According to the definition of the International Union of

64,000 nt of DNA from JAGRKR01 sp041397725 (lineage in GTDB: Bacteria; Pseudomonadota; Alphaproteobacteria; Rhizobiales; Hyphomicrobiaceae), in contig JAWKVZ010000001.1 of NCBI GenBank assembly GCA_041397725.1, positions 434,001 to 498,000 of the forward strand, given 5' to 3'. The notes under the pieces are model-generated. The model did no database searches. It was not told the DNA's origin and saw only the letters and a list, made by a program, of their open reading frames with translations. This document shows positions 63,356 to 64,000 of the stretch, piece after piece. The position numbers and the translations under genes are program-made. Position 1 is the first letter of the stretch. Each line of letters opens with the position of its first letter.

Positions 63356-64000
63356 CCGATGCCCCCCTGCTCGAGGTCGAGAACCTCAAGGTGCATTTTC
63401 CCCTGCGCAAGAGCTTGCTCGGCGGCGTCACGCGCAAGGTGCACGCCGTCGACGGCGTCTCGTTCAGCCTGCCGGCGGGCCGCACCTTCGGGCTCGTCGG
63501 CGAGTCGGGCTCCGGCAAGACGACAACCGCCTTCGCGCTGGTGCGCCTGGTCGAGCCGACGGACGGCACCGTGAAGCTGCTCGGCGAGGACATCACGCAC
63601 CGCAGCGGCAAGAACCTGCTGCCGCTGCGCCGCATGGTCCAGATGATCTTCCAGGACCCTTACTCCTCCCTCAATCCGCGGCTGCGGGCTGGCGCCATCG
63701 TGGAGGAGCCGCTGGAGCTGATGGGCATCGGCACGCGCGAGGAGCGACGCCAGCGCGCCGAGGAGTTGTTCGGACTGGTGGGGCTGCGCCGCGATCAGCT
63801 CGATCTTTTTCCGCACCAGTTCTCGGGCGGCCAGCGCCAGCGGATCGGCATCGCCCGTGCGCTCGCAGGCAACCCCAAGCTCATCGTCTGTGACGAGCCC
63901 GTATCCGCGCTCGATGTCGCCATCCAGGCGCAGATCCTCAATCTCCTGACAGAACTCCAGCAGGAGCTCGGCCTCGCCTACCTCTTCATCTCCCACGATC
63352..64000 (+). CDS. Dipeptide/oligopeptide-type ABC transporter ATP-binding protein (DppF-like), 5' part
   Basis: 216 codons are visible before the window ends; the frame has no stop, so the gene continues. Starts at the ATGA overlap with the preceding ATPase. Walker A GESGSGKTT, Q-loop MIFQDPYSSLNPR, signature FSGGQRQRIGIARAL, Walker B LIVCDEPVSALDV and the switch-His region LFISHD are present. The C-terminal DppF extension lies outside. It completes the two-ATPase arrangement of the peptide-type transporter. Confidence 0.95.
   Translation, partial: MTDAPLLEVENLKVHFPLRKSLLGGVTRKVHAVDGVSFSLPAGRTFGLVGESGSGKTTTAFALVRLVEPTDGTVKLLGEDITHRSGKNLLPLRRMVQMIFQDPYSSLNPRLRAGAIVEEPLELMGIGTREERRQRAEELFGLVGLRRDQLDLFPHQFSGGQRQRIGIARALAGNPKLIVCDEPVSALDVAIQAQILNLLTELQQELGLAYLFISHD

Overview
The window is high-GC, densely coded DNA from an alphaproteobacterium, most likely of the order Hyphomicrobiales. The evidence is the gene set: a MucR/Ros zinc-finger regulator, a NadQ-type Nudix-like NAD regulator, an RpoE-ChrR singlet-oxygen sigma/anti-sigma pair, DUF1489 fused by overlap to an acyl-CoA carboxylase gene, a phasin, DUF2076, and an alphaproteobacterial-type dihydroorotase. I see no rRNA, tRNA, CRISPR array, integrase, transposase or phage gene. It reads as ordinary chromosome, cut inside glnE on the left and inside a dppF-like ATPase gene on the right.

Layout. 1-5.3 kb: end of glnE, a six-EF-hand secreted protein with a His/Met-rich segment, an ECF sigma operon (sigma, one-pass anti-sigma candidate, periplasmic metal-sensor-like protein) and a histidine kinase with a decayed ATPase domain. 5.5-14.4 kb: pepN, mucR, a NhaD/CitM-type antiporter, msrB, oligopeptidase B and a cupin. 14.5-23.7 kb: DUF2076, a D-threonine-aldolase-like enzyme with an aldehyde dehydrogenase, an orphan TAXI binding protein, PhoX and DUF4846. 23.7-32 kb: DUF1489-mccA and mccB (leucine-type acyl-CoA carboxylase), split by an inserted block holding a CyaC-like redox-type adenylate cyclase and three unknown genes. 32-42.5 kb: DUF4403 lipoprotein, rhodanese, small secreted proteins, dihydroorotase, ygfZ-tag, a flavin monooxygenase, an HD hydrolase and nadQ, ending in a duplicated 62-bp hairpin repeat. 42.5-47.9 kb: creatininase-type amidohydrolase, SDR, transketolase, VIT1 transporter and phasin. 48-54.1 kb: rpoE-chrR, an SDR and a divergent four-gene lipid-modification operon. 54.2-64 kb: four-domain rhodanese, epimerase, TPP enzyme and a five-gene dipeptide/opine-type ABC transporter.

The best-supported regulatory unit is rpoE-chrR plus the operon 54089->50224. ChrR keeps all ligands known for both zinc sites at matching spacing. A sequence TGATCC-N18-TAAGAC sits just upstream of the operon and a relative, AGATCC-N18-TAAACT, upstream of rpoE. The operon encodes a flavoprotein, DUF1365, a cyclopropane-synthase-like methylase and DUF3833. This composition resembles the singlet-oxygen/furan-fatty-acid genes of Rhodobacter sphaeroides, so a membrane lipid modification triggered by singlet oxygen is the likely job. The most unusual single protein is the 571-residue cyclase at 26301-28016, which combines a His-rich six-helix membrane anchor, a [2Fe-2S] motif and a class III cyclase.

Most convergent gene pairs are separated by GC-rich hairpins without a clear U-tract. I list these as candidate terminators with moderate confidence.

Modern, highly efficient catalysts are made of materials that usually have high surface areas with nanometric sized particles, normally below 100 nm [28] and [29]. Recent in-depth analyses have shown that the size, shape, and porosity of the particles are the key morphological parameters that can influence their photoactivity. Therefore, a decrease in the particle size of a uniformly dispersed active phase on a highly-ordered porous support material would provide a high surface area photocatalyst and this would generally have a beneficial effect on photoactivity [1] and [28]. Therefore, particular attention has been paid in this study to obtaining nanosized TiO2 dispersed on 3D ordered porous KIT-6 GSK2636771 material, in order to enhance CO2 conversion to fuel and other useful energy-bearing products. The physical characteristics of these synthesized photocatalysts have been obtained by means of N2-sorption, and are summarized in Table 1. KIT-6 has a high surface area (SBET), pore volume (PV), and confined 3D average pore diameter (APD), which are shown in Table 1. As the TiO2 loading was increased, a gradual decrease was observed in the SBET and PV of the KIT-6 support material. This decrease was due to partial surface coverage and blockage by the dispersed TiO2. However, because of the 3D pore structure of KIT-6, a uniform APD was observed in all the catalysts (calcined at 400 °C for 3 h), which did not change significantly. The 3D pore structure was able to accommodate dispersed TiO2 and facilitate an easier and faster diffusion of the reactants and products [25]. Therefore, the TiO2 loadings on KIT-6 were uniform up to 20–30%, while loadings above this decreased the physical characteristics significantly. Different temperature calcination treatments of TiO2(20%)/KIT-6 (ranging 400–800 °C) also showed a decrease in SBET and PV, which might have been caused by the rapid growth of TiO2 due to sintering, and in particular inside the KIT-6 pores.